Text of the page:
Your Options For Dealing With Fabric Scraps

Posted on: 7 December 2016


It's something that happens to anyone who sews -- you end up with a mountain of fabric scraps. Unwanted fabric can really clog up landfills, so it's nicer to find an alternative to just throwing the fabric away. If you're at the point where you have to do something about that ever-growing mound of material, here are some options that will let you keep it out of the city dump.


Depending on the amount of fabric and the size of the pieces, you can try donating the fabric to charity. These places might resell the fabric in their thrift stores, or they might use the fabric to make clothing or blankets for those in need. Even raggedly scraps are useful; they can be turned into woven rag rugs. The fabric stores you frequent and any fabric sellers you use online should be able to point you toward companies that accept donated fabric scraps.


Another possibility is holding a fabric swap meeting. You and others who work with cloth can bring all your scraps and swap them. Those working on rag rugs can grab strips of cloth, those who just want another pattern can trade some of their cloth for other fabric, and so on. These can be great ways to dispose of larger pieces of unwanted fabric as there is generally someone out there who wants that pattern or material you've had sitting in your sewing box for years.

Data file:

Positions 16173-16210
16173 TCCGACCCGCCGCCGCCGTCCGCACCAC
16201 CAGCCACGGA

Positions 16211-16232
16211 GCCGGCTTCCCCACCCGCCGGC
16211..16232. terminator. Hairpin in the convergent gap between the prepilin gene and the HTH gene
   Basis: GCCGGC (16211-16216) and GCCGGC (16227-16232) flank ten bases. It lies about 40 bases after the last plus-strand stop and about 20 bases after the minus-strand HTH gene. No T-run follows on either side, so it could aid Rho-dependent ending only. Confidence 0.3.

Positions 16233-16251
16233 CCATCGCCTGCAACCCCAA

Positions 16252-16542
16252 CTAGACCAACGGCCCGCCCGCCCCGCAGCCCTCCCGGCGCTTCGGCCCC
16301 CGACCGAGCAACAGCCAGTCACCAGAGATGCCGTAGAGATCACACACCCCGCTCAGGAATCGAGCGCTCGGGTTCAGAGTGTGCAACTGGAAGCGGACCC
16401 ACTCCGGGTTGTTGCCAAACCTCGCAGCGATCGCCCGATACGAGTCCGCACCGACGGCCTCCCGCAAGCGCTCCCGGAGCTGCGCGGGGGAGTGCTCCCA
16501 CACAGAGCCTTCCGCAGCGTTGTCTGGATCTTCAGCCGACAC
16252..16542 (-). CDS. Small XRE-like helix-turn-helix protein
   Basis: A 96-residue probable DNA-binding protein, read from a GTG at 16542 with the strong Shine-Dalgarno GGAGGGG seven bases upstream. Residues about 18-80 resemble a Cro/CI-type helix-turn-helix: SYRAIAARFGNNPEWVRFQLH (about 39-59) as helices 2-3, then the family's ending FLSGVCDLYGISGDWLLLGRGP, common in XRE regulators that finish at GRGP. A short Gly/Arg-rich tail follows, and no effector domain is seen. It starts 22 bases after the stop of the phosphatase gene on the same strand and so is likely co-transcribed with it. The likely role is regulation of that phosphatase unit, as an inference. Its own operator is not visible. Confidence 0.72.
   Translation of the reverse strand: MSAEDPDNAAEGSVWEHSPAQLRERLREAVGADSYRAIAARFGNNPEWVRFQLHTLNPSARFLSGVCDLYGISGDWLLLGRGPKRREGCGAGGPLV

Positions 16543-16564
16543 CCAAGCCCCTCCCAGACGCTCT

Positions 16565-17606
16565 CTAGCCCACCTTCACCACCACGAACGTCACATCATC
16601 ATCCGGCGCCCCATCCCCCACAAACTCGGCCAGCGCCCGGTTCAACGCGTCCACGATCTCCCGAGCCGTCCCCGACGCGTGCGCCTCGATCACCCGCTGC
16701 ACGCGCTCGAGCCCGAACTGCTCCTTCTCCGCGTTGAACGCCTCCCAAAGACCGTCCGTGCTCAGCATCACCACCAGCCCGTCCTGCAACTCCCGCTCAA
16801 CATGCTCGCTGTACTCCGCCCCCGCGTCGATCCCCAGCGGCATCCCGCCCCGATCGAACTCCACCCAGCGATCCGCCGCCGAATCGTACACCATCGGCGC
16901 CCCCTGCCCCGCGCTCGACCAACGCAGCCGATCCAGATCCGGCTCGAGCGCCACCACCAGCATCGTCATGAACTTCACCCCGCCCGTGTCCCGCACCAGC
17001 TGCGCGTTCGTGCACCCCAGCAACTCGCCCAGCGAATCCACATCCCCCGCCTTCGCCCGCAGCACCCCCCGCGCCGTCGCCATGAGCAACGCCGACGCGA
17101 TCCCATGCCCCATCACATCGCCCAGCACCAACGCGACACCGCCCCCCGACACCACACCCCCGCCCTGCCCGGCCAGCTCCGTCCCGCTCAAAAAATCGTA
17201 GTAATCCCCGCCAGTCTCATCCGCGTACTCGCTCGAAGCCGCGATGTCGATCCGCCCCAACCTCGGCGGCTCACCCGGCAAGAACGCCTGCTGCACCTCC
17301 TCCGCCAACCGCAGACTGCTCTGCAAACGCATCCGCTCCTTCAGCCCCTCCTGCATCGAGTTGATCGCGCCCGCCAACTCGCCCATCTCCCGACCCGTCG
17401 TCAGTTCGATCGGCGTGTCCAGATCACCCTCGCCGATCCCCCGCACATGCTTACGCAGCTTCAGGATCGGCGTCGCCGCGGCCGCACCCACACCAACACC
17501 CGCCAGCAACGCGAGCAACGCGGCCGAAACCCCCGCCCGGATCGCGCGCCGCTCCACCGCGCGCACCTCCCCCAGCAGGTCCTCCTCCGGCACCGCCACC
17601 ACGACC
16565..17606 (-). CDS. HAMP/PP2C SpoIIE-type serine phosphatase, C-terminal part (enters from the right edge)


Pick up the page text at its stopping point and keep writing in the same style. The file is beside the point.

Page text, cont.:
Stuffing is also an option. You don't want to use only scraps of fabric to stuff things that are supposed to be soft, like pillows, but you can use them to stuff rag dolls and other items that need to be fairly solid and firm. It's best to place the fabric scraps toward the center and use foam shapes near the surface of the item you're stuffing, though, because the fabric scraps can make the surface appear uneven.


Another possibility is recycling. There are companies that will take cloth and recycle the fibers, rather than trying to reuse the cloth. For example, Chicago Textile Recycling sends about 15 percent of its donations to be reprocessed back into fibers. Talk to the fabric stores in your area to see if they know of companies that will do that; if they don't, contact regular recycling companies to see if they know of specialty fabric recyclers.


Here's a fun option for the hardcore DIY crowd: Some fabric can be composted. Fabric that is pure cotton, wool, hemp, or bamboo can be thrown in a composting pile after being cut into small pieces (especially for wool).

Talk to your fabric suppliers about the best way to get rid of excess fabric in your area. You'll be pleasantly surprised to find you have a good number of options.